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July 22, 1965

UNITED STATES of America, Plaintiff,

Cooper, District Judge.

The opinion of the court was delivered by: COOPER

COOPER, District Judge.

This is an action for money damages arising from an alleged breach of contract.

 Commenced July 6, 1959 by the filing of a complaint, issue was joined by service of an answer on September 4, 1959. The cause was tried before the Court and a jury on February 5, 8, 9 and 10, 1965.

 Defendant moved for a directed verdict at the close of plaintiff's case (Tr. 270). *fn1" After argument by both sides, this motion was denied (Tr. 270-296).

 At the close of the entire case, plaintiff and defendant agreed to waive jury trial of the fact issues (Tr. 383).

 Having rested, both sides moved for directed verdicts. Defendant moved for dismissal of the complaint on the entire record (Tr. 386). Decision on these motions was reserved pending submission of post-trial memoranda and proposed findings of fact and conclusions of law.


 The Contract

 In April, 1951, the United States of America, by its agent, the United States Naval Ordnance Plant at Indianapolis, Indiana (hereinafter NOP), solicited bids on Contract N163s-947 (hereinafter Contract 947) relating to gyro motors. These motors were to be used in a sighting unit which was being developed by NOP for use in fighter aircraft (Tr. 231-33). NOP received bids for Contract 947 as follows (Exs. 2-7): Company Unit Price John Oster Manufacturing Co. $30.20 Universal Electric Company 23.43 A. C. Gilbert Company 22.31 Redmond Company, Inc. 17.25 Russell Electric Company 14.12

 On or about May 14, 1951, NOP awarded Contract 947 to Russell Electric Company (hereinafter Russell). Russell's bid had been signed by William Lightfoot, its General Manager. Commander Lloyd B. Clapham, Jr. was the Contracting Officer for NOP (Ex. 2).

 Pursuant to Contract 947, Russell undertook to develop 5 sample motors to NOP's satisfaction before commencing production (Ex. 2, p. 2); furnish NOP manufacturing drawings (Ex. 2, p. 6); produce all special tooling necessary for the production of the motors (Ex. 2, p. 2); deliver the tooling to NOP "upon completion of the Contract" (Ex. 2, p. 5); and deliver 7,100 production motors no later than January 31, 1952 (Ex. 2, p. 6). Delivery of motors was scheduled as follows: 500 by August 15, 1951; 1,000 in September, 1951; and 1,500 per month thereafter until the full 7,100 motors had been delivered (Ex. 2, p. 6).

 The United States agreed, under Contract 947, to pay Russell $113,917 for the 7,100 gyro motors ($14.12 each), and $13,665 for the special tooling (Ex. 2, p. 2). As later modified, Contract 947 provided for payment by the United States of $133,881, including special tooling and 7,100 gyro motors ($14.11493 each).

 Termination, Reletting, Claimed Damages

 Section 11(a) of the General Provisions of Contract 947 (Ex. 2, pp. 13-14) provides:

(a) The Government may * * by written Notice of Default to the Contractor terminate the whole or any part of this contract in any one of the following circumstances:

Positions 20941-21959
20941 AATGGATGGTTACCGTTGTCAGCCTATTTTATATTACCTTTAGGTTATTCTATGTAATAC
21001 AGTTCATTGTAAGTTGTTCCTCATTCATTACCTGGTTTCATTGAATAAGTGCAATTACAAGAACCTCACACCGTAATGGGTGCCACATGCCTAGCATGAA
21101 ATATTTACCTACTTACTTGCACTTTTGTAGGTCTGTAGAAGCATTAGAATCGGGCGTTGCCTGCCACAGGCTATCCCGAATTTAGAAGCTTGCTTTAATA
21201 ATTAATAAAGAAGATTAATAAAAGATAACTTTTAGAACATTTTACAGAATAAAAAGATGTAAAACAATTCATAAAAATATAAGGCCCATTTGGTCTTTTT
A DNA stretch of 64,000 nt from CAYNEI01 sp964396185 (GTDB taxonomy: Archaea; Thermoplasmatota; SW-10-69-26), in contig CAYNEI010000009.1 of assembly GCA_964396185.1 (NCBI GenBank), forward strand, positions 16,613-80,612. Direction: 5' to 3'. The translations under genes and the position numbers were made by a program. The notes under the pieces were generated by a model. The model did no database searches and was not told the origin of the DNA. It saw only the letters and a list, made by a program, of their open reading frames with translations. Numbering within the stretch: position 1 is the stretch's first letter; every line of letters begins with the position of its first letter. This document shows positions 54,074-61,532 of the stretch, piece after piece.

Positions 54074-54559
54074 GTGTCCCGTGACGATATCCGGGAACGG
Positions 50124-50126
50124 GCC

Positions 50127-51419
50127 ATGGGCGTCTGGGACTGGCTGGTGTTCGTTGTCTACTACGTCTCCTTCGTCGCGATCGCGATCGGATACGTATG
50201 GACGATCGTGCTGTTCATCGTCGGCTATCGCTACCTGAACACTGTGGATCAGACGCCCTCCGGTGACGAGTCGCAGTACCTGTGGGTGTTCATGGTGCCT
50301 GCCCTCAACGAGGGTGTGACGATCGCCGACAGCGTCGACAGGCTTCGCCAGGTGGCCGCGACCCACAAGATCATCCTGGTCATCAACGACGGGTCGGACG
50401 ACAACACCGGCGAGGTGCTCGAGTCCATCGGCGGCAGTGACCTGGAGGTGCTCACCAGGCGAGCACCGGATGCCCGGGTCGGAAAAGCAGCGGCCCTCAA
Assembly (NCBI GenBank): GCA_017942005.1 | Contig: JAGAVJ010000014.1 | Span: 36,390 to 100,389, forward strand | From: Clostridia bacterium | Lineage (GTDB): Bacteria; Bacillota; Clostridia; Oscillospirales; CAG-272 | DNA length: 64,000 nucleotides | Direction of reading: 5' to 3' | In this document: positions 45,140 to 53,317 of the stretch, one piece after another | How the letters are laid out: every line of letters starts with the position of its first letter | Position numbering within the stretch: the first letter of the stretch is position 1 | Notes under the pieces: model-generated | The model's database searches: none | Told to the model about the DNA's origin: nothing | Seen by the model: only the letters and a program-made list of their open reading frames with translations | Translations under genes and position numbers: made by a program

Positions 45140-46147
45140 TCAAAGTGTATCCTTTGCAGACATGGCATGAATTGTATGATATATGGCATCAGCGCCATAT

(i) if the Contractor fails to make delivery of the supplies or to perform the services within the time specified herein or any extension thereof; or
(ii) if the Contractor fails to perform any of the other provisions of this contract, or so fails to make progress as to endanger performance of this contract in accordance with its terms, and in either of these two circumstances does not cure such failure within a period of 10 days . . . after receipt of notice from the Contracting officer specifying such failure.

 On August 13, 1952, Redmond Manufacturing Co., Inc. (hereinafter Redmond) wrote Russell that it would no longer produce motors for Russell under Contract 947 as had been previously arranged *fn2" (Ex. 58). A copy of this letter was sent to NOP.

 NOP regarded performance under Contract 947 in danger. The need for motors was pressing (Tr. 135). It appeared delivery would not be forthcoming or, at best, unduly delayed. Accordingly, by letter dated August 22, 1952, the Contracting Officer, Commander Clapham, wrote Russell, advising (Ex. 61):

Deliveries of such supplies shall be cured and acceptable evidence that performance will not be delayed shall be furnished * * * within ten (10) days after receipt of this letter; if such is not done, the contract will be cancelled for default in accordance with Section 11(a)(ii) of the contract.

 Russell failed to reply to NOP's "warning" letter. Commander Clapham, under date of September 11, 1962, then wrote Russell (Ex. 62, Tr. 122):

* * * in accordance with Section 11, General Provisions, Contract N163s-947 is terminated for default, with respect to the undelivered balance * * * [specifying the items].

 Five bids were received (between September 8 and October 2) in response to NOP's solicitation of ten companies for price quotations on a replacement contract (Exs. 64-28, Tr. 128-69). Because Redmond offered the best delivery schedule and the Navy's need for the gyro motors was urgent, the Contracting Officer accepted Redmond's bid even though others had submitted lower quotations (Tr. 135). Russell interposes no claim that NOP should have accepted another bid (Tr. 239-42); 243-44; 300-02; see Tr. 135; Ex. 2, Article 11(c).

 At the time of termination, September 11, 1952, according to the Government, 6,935 motors remained to be delivered under Contract 947. It contends that as a result of administrative error, the replacement contract (Exhibit 63, Contract 163s-2261) entered into between NOP and Redmond on October 15, 1952, called for delivery of 6,768 gyro motors (Ex. 63, Tr. 126-27, see Exs. 64-68 at a unit price of $39.87.

 The United States, in this action, seeks to recover damages resulting from Russell's default under Contract 947 as measured by the difference between the cost under the replacement contract and what would have been the cost under Contract 947 had Russell not defaulted. The excess costs amount to a total of $180,745.96. *fn3"

 Relationship of the Parties